Happily, Madhura persevered and adapted with the time which led him to his recent success. Currently he is highly sought after by many companies and individuals to provide office stationary and invitation cards. His products are also in good demand from tourists who look to take various souvenirs back home in remembrance of Sri Lanka. He also works with companies in Japan and the Czech Republic who are interested in his work as well.
“Trying for other markets so far has been challenging,” he said when we asked if he tried to expand his horizons within the local market. “Even if we increase production, there has to be a larger trend towards eco friendly products. We currently deliver our products which can be ordered online through our facebook page.”
A green hope
Madhura hopes that a green minded nation would use his concepts as inspiration and come up with new, green ideas that can contribute not only within the island, but internationally as well.
He also works to promote reforestation and to help the nation’s carbon footprint in the long run. With a larger scaled factory in Thelijjawilla, they are now working on using some of their profits and most of the land in their facility to reforest and provide new trees for the future of the nation. “Reducing the destruction of forests is not enough, we must look ahead and build new forests for the future,” he noted with a smile as he spoke of it.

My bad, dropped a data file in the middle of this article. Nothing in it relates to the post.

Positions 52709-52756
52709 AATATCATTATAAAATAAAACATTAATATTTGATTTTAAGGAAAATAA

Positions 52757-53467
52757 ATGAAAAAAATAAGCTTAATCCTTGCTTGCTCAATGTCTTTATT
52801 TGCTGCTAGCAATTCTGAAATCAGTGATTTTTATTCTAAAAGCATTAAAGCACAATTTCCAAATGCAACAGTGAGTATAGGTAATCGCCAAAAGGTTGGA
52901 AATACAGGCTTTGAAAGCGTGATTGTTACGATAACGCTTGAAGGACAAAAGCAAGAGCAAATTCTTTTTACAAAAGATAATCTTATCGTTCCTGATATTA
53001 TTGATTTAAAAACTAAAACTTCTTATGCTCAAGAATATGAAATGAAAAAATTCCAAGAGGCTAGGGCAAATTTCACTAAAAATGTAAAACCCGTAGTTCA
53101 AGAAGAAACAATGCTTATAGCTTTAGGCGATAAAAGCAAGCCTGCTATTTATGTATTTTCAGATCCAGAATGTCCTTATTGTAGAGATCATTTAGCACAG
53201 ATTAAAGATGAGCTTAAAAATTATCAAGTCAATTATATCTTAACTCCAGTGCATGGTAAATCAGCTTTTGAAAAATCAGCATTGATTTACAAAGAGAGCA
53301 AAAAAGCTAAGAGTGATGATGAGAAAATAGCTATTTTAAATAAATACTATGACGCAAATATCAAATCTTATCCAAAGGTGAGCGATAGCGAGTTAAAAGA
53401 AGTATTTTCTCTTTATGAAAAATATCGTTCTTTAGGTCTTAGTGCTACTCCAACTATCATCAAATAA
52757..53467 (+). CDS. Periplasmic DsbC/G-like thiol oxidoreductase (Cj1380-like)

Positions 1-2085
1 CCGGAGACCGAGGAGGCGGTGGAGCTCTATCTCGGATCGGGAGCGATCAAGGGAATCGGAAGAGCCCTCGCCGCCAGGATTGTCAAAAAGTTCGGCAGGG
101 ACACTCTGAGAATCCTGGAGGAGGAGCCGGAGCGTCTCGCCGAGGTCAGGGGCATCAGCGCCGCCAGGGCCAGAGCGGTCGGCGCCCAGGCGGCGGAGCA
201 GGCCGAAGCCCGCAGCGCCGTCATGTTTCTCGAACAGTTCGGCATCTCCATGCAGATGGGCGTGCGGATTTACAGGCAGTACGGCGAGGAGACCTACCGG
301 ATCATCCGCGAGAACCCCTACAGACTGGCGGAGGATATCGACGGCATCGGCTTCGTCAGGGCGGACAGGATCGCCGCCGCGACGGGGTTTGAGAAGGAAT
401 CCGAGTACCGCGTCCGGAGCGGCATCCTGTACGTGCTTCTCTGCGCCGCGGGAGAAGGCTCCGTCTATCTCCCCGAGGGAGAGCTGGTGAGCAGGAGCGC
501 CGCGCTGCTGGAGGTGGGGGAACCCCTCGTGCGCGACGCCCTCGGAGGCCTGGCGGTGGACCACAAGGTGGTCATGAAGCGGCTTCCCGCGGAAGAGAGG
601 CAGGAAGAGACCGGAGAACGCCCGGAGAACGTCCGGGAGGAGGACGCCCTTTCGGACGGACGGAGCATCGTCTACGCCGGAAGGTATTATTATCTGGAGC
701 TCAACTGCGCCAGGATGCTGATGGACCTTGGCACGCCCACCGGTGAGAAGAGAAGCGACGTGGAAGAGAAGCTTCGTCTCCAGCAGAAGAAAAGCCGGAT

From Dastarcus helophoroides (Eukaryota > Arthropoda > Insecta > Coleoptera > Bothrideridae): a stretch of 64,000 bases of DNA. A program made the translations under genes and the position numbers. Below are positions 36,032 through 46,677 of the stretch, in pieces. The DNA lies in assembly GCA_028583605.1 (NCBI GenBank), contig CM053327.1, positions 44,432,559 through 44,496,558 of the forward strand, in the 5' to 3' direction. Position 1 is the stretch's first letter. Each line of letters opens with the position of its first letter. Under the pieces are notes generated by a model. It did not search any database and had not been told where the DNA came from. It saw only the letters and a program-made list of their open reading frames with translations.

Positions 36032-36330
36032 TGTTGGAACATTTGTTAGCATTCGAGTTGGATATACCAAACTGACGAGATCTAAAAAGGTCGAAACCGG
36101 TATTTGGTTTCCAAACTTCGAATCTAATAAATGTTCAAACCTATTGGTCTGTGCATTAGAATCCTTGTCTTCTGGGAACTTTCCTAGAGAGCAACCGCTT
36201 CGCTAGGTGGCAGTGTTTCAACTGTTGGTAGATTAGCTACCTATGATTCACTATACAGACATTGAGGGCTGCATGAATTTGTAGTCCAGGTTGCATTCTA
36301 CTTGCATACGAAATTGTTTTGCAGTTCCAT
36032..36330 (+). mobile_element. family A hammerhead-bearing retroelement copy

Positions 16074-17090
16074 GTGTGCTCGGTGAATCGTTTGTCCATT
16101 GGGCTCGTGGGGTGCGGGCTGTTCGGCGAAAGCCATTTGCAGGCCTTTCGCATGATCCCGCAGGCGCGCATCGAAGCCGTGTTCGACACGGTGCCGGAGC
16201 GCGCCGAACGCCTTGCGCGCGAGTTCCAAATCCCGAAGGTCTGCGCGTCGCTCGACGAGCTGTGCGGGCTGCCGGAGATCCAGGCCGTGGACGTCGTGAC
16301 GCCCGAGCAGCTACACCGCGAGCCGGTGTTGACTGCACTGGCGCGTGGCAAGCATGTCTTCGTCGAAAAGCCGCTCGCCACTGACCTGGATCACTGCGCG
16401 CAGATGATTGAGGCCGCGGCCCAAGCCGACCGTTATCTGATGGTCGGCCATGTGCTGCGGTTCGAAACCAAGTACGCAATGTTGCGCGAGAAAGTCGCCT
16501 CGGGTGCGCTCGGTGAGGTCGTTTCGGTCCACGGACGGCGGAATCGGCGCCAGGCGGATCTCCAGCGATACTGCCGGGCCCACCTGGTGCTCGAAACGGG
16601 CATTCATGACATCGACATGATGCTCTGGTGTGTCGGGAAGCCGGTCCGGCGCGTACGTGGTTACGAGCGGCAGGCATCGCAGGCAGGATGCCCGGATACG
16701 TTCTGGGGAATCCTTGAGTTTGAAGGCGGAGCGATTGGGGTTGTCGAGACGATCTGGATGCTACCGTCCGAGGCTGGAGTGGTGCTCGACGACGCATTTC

As awareness of the importance of being environmentally conscious spreads among the public, we can expect more green innovators like Madhura to come up with more green concepts which hopefully will broaden the scale and make products which are found in Madhura Eco Craft more mainstream. This is Madhura’s hope for the future as well.
In closing, he shared with us his hopes for what may come because of his efforts.
“I hope that each and every one of us will become a little more environmentally aware one step at a time. We only have a short amount of time before the effects on the environment become irreversible. I hope that we can have a future where everyone is more responsible with their plastic usage, is more actively concerned about our natural forests and ecosystems and protects them. If using recycled products becomes the new trend and we all take part in it, we can hope for something good in our communities and our future.”
(Pix by Dumindu Wanigasekara)